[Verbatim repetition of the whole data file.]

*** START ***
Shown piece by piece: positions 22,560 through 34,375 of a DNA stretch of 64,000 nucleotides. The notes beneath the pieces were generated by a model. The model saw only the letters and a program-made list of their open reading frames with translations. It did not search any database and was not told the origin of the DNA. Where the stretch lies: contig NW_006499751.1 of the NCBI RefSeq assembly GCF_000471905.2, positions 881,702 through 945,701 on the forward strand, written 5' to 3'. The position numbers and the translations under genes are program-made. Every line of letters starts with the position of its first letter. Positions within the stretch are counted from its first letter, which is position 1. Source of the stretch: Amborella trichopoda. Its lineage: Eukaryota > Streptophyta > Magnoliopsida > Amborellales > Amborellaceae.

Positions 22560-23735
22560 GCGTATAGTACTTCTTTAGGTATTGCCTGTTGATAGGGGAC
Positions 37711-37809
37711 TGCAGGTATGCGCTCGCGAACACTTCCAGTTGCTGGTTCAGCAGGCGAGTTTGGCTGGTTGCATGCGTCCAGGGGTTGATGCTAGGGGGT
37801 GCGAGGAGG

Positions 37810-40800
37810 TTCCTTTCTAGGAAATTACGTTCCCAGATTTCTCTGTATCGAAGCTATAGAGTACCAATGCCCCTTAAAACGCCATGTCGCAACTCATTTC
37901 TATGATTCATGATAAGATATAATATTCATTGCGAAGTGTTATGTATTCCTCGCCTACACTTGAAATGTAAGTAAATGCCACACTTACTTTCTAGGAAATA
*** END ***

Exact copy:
Shown piece by piece: positions 22,560 through 34,375 of a DNA stretch of 64,000 nucleotides. The notes beneath the pieces were generated by a model. The model saw only the letters and a program-made list of their open reading frames with translations. It did not search any database and was not told the origin of the DNA. Where the stretch lies: contig NW_006499751.1 of the NCBI RefSeq assembly GCF_000471905.2, positions 881,702 through 945,701 on the forward strand, written 5' to 3'. The position numbers and the translations under genes are program-made. Every line of letters starts with the position of its first letter. Positions within the stretch are counted from its first letter, which is position 1. Source of the stretch: Amborella trichopoda. Its lineage: Eukaryota > Streptophyta > Magnoliopsida > Amborellales > Amborellaceae.

Positions 22560-23735
22560 GCGTATAGTACTTCTTTAGGTATTGCCTGTTGATAGGGGAC
Positions 37711-37809
37711 TGCAGGTATGCGCTCGCGAACACTTCCAGTTGCTGGTTCAGCAGGCGAGTTTGGCTGGTTGCATGCGTCCAGGGGTTGATGCTAGGGGGT
37801 GCGAGGAGG

Positions 37810-40800
37810 TTCCTTTCTAGGAAATTACGTTCCCAGATTTCTCTGTATCGAAGCTATAGAGTACCAATGCCCCTTAAAACGCCATGTCGCAACTCATTTC
37901 TATGATTCATGATAAGATATAATATTCATTGCGAAGTGTTATGTATTCCTCGCCTACACTTGAAATGTAAGTAAATGCCACACTTACTTTCTAGGAAATA